In China, names like “Florence Town,” “Vienna Hotel,” “Beverly Villa,” or “Manhattan Square” have long signaled how upscale a hotel or gated community is. But amid trade tensions, city governments are admonishing these properties for looking up to the West.
Local governments from at least seven provinces and one autonomous region—Hainan, Guangdong, Fujian, Zhejiang, Sichuan, Shanxi, Shaanxi, and Ningxia—have ordered a number of businesses and residential complexes to “rectify” names that suggest “Western-worship,” “feudal practices,” or “exaggeration,” official documents and news reports (link in Chinese) show.
The orders are part of a national campaign that started in December (link in Chinese) when China rolled out a policy demanding the reconsideration of names as part of an effort to “encourage and promote outstanding culture.” In March, China held a high-level conference on “toponymic management,” after which China’s Ministry of Civil Affairs noted that (link in Chinese) local governments should “have an in-depth understanding of the political nature of location names, and prioritize serving the country’s sovereign interests.”
The latest examples to fall in line are Hainan, known as China’s Hawaii for its tropical vibe, and northern province Shaanxi, which together listed more than a hundred places authorities say are “irregular.” A significant number of the foreign names listed are related to the US, which since July last year has been in a tariff war with China. Apart from “Beverly Villa,” they include “Los Angeles Complex,” “Hawaii Coast,” and “California Sunshine Complex.”
But European-sounding names—”Versailles Garden” and “Sunny Baroque Complex”—have been targeted too. In mid-June, authorities told Vienna Hotels Group, a popular hotel chain, to change the names of its 15 branches, because they convey “western-worship,” according to the list (link in Chinese) from Hainan’s civil affairs office. The group operates in more than 300 Chinese cities (link in Chinese) and is owned by China’s largest hotel operator Jinjiang Group, a state-owned business that operates more than 12,000 hotels worldwide (link in Chinese).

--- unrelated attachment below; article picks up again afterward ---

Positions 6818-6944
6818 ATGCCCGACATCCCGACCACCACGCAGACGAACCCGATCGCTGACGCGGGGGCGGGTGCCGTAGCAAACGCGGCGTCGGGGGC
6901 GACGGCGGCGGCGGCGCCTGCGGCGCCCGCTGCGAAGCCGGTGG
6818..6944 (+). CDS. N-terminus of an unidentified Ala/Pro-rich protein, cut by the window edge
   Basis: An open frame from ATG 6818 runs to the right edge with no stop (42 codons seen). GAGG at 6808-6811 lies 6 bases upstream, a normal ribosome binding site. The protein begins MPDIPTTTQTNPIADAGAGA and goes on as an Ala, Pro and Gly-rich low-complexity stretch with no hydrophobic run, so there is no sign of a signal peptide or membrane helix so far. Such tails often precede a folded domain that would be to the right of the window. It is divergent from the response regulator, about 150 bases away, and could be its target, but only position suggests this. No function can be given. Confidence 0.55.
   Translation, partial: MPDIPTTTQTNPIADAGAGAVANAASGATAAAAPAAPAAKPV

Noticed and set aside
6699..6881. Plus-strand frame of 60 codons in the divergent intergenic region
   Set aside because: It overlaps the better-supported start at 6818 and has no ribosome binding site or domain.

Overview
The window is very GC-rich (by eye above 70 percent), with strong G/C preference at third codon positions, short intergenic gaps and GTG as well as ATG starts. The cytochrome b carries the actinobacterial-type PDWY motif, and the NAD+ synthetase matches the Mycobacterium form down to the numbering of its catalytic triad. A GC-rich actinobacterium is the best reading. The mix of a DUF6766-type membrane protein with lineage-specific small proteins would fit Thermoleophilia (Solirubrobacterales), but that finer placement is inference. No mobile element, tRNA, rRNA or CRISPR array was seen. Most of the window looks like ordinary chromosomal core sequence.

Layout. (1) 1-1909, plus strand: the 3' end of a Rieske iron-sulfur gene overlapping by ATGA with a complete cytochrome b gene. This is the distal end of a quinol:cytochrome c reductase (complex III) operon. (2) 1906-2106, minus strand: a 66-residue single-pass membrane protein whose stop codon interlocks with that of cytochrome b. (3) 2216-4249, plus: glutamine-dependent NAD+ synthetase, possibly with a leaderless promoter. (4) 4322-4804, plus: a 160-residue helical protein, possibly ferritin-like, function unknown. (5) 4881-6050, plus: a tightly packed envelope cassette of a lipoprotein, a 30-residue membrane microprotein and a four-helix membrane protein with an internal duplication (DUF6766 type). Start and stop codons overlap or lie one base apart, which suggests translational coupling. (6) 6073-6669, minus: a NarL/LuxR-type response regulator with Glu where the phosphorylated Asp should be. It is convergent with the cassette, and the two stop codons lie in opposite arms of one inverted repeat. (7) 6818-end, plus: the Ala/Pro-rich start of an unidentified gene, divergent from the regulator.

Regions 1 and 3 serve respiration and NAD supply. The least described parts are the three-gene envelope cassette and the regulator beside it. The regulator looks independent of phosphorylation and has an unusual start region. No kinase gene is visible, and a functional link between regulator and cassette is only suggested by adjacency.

Vienna has disputed the order with the provincial government, arguing that it has registered the name as a trademark until 2022, according to its statement on social network Weibo (link in Chinese).
In Shaanxi’s capital city Xian, authorities named 19 places, such as “San Diego Complex,” and “Xin Fu Xing New York Complex,” asking them to rectify their nomenclature by the end of this month (link in Chinese). The same province will embark on a wider cleanup next month. “With the exception of foreign company brands, and history and cultural heritage, buildings in the city are not allowed to be named after foreigners, foreign places, Chinese translations of foreign words, or foreign characters,” say its rules, which are in effect till 2023 (link in Chinese).
Authorities didn’t spell out who qualifies for exceptions, but here are some hints—the Bethune International Peace Hospital hasn’t been asked to change its Chinese name, noted Xiakedao (link in Chinese), a Weibo account under China’s state-backed newspaper People’s Daily. It’s named after Canadian doctor Norman Bethune, who is regarded as a Chinese hero for his contribution in the 1930s to China’s medical system during its war with Japan. Places named after Russian revolutionary Vladimir Lenin, an inspiring figure for China’s Communists, also appear to be unscathed (link in Chinese).
Some places have already changed their names under the new rules (link in Chinese). For instance, “Manhattan Square” in Zhejiang’s Taizhou city has changed into “Sun Valley Complex.” In the same province’s Wenzhou city, a luxury residential area has changed its name from “Zhong Rui Manhattan” to “Man Ha Tun.”
The name changes are likely to lead to bureaucratic hassles for many. For instance, people might need to change the address on their IDs and hukou, the household registration system tied to social benefits and property ownership, a notoriously painful process.
Contrary to what authorities say about promoting Chinese culture, some think this shows the opposite—that in fact, the changes are a reflection that China is deeply unsettled about its own political and cultural power.
“When authorities trust their power, they are receptive of foreign cultures… but when the economy slows down, when the power struggles [happen], when they feel surrounded by enemies, the powerful become sensitive, and want to run away from these foreign influences that have become a threat,” wrote one user on messaging app WeChat (link in Chinese).